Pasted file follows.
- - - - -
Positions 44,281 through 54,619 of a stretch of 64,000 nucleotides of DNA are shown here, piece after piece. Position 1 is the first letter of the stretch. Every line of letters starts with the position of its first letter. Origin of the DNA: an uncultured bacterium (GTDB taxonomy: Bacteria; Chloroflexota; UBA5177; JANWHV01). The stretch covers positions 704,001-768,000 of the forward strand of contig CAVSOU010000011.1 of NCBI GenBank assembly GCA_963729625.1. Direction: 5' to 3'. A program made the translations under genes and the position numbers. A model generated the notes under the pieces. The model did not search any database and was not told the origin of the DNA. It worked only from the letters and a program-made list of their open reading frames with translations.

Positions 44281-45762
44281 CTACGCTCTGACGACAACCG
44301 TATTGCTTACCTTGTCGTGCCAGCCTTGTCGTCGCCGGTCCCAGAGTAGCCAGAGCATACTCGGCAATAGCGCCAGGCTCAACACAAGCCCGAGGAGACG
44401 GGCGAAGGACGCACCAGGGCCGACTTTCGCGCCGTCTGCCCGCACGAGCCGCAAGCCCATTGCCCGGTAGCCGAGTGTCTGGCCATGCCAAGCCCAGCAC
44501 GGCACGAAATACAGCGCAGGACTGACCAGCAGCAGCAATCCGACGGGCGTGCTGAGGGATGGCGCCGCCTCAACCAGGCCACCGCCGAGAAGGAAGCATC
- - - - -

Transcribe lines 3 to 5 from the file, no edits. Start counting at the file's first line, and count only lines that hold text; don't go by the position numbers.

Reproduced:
44281 CTACGCTCTGACGACAACCG
44301 TATTGCTTACCTTGTCGTGCCAGCCTTGTCGTCGCCGGTCCCAGAGTAGCCAGAGCATACTCGGCAATAGCGCCAGGCTCAACACAAGCCCGAGGAGACG
44401 GGCGAAGGACGCACCAGGGCCGACTTTCGCGCCGTCTGCCCGCACGAGCCGCAAGCCCATTGCCCGGTAGCCGAGTGTCTGGCCATGCCAAGCCCAGCAC